The Looking Glass: Growing as I Go

Posted on Monday, June 20th, 2022

Written by Katie Pothier

On the left, an aspirational Katie with some big dreams; on the right, also an aspirational Katie with some more meaningful dreams.
On the left, an aspirational Katie with some big dreams; on the right, also an aspirational Katie with some more meaningful dreams.

"What do you do when you give so much of yourself to one label or identity that you forget about all the others?"

While working her way through academia, Katie Pothier unintentionally learned more about herself than she ever expected. Katie discusses her experience of having a false idea of her identity, losing it all, and eventually discovering her true self through the pursuit of a master's degree in Criminology and Criminal Justice Policy.

Growing as I Go

Written by Katie Pothier

identity [ ahy-den-ti-tee ]

  1. the state or fact of remaining the same one or ones, as under varying aspects or conditions;
  2. the condition of being oneself or itself, and not another;
  3. condition or character as to who a person or what a thing is; the qualities, beliefs, etc., that distinguish or identify a person or thing.

We often talk about identities and labels as though they are synonymous. As though one's identity is just a hodgepodge of labels, neatly picked by the individual to match their inner thoughts and feelings. Like life is a game of mad-libs or a choose-your-own-adventure – the possibilities are endless, but all easily defined. What if that's the last thing we really are: easily defined?

I was always an academically oriented kid. A teacher's pet, if you will. I flew through elementary and middle school with the highest grades – and let everyone know it. Learning came naturally to me, and I loved it. With my ease and natural talent, I never felt the need to develop any skills or interests outside of school. I was the geek, the nerd, the dork. Adults congratulated me for my intelligence and used me as a model for what other kids should have been doing. My ego was the size of Texas, more or less. My identity began and ended with the "smart kid" label.

When I began high school, that all changed. Suddenly, lessons were flying over my head, and I couldn't keep up. I was behind in my readings, my assignments were coming in late, and I had no one to blame but myself. I had no work ethic or time management skills because I was just naturally smart – right? My grades tanked. I had lost the one thing I was good at, and now I was nobody. I was trapped; I couldn't reach out for help because then my teachers would see me for what I was: a fraud. I wasn't smart. I had just managed to trick all the adults in my life into thinking I was. But if I wasn't smart, then who was I? What do you do when you give so much of yourself to one label or identity that you forget about all the others?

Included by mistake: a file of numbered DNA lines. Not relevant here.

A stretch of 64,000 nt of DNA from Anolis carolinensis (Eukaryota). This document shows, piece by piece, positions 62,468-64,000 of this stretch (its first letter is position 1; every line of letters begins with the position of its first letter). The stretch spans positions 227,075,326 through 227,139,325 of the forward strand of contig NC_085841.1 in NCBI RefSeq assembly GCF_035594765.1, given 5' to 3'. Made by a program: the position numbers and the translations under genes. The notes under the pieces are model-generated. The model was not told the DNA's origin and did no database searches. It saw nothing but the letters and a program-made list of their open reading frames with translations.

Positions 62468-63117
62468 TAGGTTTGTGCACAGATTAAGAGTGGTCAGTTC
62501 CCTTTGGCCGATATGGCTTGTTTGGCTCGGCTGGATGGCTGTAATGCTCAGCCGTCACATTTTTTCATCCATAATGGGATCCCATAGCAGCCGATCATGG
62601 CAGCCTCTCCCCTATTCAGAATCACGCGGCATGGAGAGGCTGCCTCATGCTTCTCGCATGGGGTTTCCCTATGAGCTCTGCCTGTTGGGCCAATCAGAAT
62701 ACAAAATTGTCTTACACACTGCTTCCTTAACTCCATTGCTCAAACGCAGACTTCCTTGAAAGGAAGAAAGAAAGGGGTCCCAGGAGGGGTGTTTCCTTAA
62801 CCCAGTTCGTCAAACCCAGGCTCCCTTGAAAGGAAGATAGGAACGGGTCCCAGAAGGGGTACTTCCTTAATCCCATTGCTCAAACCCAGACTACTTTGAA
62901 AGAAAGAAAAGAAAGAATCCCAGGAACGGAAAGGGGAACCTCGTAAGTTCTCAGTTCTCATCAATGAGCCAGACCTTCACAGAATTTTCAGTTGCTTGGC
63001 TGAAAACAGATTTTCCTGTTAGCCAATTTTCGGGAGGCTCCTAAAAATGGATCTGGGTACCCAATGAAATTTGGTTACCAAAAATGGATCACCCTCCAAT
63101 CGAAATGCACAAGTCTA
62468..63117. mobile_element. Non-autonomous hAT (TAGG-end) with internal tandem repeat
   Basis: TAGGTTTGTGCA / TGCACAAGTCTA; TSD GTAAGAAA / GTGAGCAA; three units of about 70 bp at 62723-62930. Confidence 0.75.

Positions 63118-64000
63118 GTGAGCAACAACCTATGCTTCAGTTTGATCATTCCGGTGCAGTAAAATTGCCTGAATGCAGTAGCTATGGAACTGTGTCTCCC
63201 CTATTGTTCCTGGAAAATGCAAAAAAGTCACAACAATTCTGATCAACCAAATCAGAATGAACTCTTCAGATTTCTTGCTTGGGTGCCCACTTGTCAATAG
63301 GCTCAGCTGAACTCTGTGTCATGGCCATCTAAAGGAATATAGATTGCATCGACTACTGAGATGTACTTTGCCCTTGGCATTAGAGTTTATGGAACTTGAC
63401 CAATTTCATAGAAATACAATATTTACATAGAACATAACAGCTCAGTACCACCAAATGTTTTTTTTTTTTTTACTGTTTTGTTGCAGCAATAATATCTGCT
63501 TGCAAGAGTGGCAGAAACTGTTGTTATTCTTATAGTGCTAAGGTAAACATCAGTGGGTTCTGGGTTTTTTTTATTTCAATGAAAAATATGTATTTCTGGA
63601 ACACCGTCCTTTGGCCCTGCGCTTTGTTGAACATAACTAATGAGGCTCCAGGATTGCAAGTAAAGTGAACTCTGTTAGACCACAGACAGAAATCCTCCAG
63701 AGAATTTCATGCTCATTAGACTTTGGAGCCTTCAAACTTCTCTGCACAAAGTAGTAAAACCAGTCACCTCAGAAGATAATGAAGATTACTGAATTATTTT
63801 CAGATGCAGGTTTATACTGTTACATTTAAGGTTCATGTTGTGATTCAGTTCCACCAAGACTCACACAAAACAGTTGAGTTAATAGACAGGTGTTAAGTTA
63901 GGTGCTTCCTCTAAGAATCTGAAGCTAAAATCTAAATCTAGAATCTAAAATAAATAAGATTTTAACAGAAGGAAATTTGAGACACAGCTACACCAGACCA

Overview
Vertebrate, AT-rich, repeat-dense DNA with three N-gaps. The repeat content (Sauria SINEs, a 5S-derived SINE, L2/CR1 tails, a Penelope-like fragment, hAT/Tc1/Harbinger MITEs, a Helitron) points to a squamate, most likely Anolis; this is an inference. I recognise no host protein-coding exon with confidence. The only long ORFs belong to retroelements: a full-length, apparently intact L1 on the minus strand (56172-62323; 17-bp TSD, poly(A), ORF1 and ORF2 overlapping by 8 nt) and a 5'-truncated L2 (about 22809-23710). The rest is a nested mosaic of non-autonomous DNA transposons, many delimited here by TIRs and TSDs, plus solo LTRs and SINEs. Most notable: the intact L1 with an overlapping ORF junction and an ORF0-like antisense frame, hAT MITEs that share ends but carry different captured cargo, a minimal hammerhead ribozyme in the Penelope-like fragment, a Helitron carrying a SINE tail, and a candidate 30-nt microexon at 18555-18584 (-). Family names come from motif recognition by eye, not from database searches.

I realized that I needed to find something that motivated me to keep up with the demands of academia. I took every high school elective you could think of; all the sciences, creative writing, leadership, gym/athletics, art/music, you name it. Nothing stuck. I decided to try out a sociology elective as a last-ditch resort, and wouldn't you know – I fell in love! Learning about the fluidity of society and human nature got me thinking about the fluidity of my own self. I had spent so long putting myself in this specific box, the academic box, that I had completely neglected every other facet of my being. From this revelation, I made a decision – sociology was my steppingstone to a cohesive, holistic sense of self. I could use my lingering academic passions in university to set me on a path to success. Or so I thought.

First-year of my sociology undergrad passed, and I came out the other side incredibly depressed. I had fallen back into those same habits – trekking along at full speed towards academic burnout while ignoring the other pieces of my psyche. I felt friendless, isolated, and alone. My only joy came from education – learning about sociology kept me going, and then discovering topics like politics, gender, and crime sparked a passion in me that I couldn't shake. In learning about these emotionally charged topics, I became inspired to work on behalf of the underserved in the criminal justice system. I figured if I couldn't do right by my self, I could at least do right by those who need it most (which is a flawed perspective in and of itself, but we'll get there later). By my third year, I was committed to furthering my education through a master's degree, even though I most certainly did not have the grades to show for it. My depression had struck my motivation at the knees, and I was struggling just to pass my courses. But I knew what I wanted, and I knew how to get there, so I fought for it.